Causes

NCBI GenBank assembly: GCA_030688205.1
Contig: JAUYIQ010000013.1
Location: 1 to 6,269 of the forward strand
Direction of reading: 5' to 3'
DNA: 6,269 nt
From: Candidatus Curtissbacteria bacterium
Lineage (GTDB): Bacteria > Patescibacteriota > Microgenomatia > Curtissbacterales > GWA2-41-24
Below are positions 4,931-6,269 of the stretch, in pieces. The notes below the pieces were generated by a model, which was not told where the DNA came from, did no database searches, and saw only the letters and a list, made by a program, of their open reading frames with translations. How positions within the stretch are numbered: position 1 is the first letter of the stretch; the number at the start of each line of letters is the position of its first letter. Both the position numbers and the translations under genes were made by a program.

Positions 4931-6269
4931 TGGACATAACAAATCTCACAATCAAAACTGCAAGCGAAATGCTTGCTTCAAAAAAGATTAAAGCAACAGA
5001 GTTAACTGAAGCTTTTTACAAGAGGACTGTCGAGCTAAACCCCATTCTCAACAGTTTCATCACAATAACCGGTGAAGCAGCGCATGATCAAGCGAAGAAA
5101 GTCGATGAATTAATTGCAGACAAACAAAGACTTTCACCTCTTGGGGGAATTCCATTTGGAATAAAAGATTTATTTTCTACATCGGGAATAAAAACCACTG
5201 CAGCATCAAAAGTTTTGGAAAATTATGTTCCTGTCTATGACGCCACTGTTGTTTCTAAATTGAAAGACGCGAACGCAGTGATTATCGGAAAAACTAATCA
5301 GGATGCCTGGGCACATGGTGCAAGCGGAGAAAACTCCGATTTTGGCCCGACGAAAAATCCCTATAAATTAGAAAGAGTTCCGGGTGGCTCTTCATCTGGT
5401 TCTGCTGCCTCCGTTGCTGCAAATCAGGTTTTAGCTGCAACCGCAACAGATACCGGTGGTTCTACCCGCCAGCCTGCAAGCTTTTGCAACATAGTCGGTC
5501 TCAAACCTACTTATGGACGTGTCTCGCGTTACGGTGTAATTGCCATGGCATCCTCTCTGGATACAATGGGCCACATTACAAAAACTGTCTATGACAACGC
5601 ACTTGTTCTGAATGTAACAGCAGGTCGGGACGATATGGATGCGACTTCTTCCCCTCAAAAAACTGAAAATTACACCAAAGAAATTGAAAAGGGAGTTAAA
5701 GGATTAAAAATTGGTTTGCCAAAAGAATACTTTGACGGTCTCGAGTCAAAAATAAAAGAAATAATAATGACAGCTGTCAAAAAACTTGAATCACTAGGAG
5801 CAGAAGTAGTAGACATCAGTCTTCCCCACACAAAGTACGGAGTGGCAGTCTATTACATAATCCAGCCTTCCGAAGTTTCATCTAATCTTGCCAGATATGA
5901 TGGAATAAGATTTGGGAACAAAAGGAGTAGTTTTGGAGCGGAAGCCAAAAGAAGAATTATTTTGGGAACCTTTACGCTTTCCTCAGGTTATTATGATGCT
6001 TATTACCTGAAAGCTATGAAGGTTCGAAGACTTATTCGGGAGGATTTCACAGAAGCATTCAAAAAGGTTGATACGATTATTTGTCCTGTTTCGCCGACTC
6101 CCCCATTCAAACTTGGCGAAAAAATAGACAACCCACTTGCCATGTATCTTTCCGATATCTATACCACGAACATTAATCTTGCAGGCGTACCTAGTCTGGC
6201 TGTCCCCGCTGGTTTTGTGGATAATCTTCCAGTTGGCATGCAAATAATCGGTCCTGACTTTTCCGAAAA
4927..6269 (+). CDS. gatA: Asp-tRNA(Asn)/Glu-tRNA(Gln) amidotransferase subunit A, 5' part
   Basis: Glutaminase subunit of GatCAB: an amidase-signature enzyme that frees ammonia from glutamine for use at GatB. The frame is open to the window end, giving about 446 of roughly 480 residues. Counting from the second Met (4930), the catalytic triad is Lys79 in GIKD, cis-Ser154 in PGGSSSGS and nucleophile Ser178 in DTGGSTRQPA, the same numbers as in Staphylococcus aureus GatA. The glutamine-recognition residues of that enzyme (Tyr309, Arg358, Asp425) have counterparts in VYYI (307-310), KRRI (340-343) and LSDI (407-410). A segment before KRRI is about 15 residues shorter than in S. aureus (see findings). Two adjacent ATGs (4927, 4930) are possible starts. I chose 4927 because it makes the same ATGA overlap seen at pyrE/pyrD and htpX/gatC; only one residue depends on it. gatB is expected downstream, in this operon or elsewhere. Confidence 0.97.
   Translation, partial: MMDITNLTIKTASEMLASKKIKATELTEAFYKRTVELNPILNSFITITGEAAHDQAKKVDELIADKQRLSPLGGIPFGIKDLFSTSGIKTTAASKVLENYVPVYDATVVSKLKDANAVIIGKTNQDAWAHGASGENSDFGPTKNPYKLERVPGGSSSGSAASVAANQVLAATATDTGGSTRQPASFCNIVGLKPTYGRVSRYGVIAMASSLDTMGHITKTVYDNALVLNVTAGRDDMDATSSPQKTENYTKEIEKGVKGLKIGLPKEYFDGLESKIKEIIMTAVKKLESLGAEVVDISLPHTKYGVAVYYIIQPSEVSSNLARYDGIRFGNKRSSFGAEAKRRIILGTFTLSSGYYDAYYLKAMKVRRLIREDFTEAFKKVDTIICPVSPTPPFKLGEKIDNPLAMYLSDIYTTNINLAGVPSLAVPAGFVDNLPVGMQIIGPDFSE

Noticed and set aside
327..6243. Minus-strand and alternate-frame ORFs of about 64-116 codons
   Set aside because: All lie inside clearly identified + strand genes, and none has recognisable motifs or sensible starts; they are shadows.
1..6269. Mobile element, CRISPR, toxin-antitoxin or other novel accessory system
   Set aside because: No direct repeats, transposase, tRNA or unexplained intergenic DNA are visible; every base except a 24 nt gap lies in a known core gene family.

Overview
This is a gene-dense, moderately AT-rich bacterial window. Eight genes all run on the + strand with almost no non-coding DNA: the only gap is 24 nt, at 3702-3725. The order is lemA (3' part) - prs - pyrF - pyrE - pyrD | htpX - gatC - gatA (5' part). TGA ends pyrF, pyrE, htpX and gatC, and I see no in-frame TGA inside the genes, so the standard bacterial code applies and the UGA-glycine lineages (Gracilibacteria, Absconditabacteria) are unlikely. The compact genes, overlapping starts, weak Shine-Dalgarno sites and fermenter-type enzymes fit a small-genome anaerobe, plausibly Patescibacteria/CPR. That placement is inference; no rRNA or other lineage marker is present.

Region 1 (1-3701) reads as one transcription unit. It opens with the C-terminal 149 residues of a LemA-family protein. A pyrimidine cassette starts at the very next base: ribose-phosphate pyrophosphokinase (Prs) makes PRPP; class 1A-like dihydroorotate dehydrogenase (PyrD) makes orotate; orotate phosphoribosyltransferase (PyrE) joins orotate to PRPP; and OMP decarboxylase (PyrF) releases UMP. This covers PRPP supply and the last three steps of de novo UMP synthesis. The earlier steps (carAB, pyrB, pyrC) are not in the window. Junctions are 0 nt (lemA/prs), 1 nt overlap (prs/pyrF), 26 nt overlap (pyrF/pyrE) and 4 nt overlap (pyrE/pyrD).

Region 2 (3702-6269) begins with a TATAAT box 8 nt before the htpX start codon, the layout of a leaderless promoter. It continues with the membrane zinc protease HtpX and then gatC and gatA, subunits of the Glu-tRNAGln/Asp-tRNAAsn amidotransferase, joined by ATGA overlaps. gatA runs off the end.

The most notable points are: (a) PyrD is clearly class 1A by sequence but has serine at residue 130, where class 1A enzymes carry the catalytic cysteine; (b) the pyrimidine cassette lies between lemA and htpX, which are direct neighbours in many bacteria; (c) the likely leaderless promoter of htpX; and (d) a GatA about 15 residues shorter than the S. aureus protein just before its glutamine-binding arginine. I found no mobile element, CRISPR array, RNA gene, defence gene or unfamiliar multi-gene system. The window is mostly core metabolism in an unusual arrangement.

The primary sources of magnesium deficit are reduced intestinal absorption and increased renal excretion. Sources of reduced GI absorption include losses from intestinal or biliary fistulae, prolonged nasogastric suction, diarrhea, malabsorption syndrome, and laxative abuse. Decreased oral intake of magnesium also decreases absorption and is caused by malnutrition, chronic alcoholism, starvation, and prolonged administration of magnesium-free parenteral fluids. Increased renal excretion of magnesium occurs because of prolonged diuretic use; the diuretic phase of acute renal failure; acute alcohol intoxication; hyperaldosteronism; syndrome of inappropriate antidiuretic hormone (SIADH); or medications such as cisplatin, digoxin, tobramycin, gentamicin, cyclosporine, and amphotericin. Other conditions that are associated with low magnesium include malignancies, diabetic ketoacidosis, hypocalcemia, hypoparathy-roidism, acute and chronic pancreatitis, burns, multiple transfusions of stored blood, and toxemia of pregnancy.

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